A team of scientists unveiled the technical designs for the International Linear Collider (ILC), a proposed particle accelerator that could unravel the deepest mysteries of the universe. At just under 20-miles long, it's about 30 percent larger than the world's biggest particle accelerator, the Large Hadron Collider (LHC) at CERN in Geneva, Switzerland. Extra size means extra power in the field of particle accelerators as well as extra capabilities in terms of atom smashing. Physicists hope that it also means the frenzied quest to understand the Higgs boson and to observe dark matter may soon be over.
There's only one problem: Nobody wants to pay for the $7.8 billion it'll take the build the dang thing.
It's not just money that's holding back the ILC, either. The facility's immense scale means that it will take up a decently large chunk of land, so the team of 1,000-plus scientists from around the world who worked on the design are having a little bit of trouble finding a country to host it. The mountains of Japan is the most likely location for the ILC at the moment right now. And right now is when the project's leaders will start getting serious about getting this massive lab built.
"The Technical Design Report basically says that we are ready to go ahead," Barry Barish, Director of the ILC’s Global Design Effort, said in a statement. "The technology is there, the R&D milestones have been achieved, the physics case is clear, and we could start construction tomorrow. All we need is a clear political statement, and there are strong signs from Japan that it could bid to host the project." One of Barish's colleagues similarly said that the ILC "should be next on the agenda for global particle physics."
So it's big and expensive and bulky. But what's it for? Put quite simply, it's for finding out the secrets of existence. The physics that you learned in high school, it turns out, doesn't explain about 85 percent of the universe as we know it. That's because scientists now think some 85 percent of the universe is made up of dark matter, which scientists have never directly observed. (It doesn't emit light or any kind of electromagnetic radiation.) This is largely why everybody got so excited when the white coats at the LHC in Switzerland confirmed the existence of the Higgs boson last year. The existence of the Higgs boson provides proof that the Standard Model of physics doesn't sufficiently explain how the universe actually works.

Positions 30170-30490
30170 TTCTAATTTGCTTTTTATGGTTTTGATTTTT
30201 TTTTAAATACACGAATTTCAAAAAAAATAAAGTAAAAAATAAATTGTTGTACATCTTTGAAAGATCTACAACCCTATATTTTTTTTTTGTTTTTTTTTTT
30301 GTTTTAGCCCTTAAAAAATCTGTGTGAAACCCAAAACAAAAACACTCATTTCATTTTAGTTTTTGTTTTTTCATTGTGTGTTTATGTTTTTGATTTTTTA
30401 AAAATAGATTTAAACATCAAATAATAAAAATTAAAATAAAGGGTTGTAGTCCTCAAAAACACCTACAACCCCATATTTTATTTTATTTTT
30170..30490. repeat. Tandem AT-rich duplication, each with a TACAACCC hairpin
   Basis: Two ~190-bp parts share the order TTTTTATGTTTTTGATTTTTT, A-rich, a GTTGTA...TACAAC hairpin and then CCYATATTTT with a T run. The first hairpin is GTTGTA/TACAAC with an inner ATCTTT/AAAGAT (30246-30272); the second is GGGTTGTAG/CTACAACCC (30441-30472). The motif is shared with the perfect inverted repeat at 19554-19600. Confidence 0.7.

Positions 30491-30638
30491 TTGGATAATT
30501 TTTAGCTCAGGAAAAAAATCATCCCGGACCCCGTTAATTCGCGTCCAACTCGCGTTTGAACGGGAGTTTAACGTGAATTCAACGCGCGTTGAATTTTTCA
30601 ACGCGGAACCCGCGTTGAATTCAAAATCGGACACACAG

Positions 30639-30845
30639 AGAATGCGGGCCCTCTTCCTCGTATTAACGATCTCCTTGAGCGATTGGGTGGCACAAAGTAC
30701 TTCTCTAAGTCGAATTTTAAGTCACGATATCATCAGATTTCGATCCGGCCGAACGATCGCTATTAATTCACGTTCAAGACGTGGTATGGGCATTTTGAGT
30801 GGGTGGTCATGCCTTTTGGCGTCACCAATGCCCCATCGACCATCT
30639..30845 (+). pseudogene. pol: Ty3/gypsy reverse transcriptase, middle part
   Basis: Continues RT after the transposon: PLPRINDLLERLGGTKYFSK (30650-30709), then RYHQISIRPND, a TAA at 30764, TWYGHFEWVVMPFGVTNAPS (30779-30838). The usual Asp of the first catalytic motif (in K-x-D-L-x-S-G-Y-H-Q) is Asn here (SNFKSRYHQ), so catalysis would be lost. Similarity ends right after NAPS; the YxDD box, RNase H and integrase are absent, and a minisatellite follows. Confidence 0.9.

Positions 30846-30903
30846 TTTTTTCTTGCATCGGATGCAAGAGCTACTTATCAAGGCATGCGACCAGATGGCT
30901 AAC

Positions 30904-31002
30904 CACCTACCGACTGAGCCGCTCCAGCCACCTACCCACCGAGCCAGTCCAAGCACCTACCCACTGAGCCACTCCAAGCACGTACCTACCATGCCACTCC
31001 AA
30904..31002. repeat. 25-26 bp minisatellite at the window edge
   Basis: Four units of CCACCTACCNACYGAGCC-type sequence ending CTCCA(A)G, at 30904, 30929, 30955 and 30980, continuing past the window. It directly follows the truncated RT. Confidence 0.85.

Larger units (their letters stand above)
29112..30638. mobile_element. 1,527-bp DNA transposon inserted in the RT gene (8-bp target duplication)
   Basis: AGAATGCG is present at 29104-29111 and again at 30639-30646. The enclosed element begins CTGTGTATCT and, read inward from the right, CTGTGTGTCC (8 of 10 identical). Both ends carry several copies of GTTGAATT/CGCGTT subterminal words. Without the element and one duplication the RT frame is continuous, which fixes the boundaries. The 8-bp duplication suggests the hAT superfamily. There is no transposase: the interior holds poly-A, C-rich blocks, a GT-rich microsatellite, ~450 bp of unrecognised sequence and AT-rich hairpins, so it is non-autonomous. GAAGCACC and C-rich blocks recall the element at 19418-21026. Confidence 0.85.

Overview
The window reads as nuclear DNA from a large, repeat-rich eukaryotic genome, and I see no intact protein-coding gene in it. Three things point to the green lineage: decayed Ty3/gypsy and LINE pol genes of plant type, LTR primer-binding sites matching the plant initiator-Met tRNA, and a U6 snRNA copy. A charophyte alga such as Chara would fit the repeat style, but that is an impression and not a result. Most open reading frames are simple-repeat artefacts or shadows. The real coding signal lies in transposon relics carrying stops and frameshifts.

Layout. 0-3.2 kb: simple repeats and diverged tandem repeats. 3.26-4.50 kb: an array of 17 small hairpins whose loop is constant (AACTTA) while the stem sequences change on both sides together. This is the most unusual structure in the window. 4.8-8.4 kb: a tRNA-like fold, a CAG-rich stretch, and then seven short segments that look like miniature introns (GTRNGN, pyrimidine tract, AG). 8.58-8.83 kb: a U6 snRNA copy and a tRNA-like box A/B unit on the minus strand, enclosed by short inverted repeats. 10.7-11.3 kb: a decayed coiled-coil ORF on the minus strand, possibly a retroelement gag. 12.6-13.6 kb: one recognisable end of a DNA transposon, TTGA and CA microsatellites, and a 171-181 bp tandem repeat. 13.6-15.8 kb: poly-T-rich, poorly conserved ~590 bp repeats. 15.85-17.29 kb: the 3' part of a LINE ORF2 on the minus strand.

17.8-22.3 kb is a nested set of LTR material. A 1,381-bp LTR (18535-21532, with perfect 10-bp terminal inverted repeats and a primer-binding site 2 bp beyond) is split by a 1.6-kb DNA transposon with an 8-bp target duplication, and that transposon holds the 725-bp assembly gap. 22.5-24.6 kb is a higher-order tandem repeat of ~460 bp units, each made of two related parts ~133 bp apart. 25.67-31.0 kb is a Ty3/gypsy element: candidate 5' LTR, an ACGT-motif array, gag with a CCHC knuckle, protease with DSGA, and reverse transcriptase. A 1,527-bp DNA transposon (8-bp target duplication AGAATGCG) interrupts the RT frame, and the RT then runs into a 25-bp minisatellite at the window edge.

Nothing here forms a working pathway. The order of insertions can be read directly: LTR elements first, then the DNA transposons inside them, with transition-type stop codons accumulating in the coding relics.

Actually, nobody knows how the universe works. That's why the world's leading physicists and theorists want to build a new facility that can create Higgs bosons and keep them from decaying long enough so that they can observe the particles' behavior. At least that's what they say they're going to do.
What's more exciting, however, are all the things the physicists don't even know they'll be able to do with a particle accelerator as big as the ILC. "At the height of operation, bunches of electrons and positrons will collide roughly 7,000 times per second at a total collision energy of 500 GeV," reads the press release, "creating a surge of new particles that are tracked and registered in the ILC's detectors."
New particles?! Can you imagine how excited physics nerds would get if we had a Higgs boson-style discovery every summer? Would they be excited enough to donate a dollar to the construction of the ILC?
Who knows. But there should be a Kickstarter for this.
Above: An artist's interpretation of what a map of the unknown universe would look like.
All images via ILC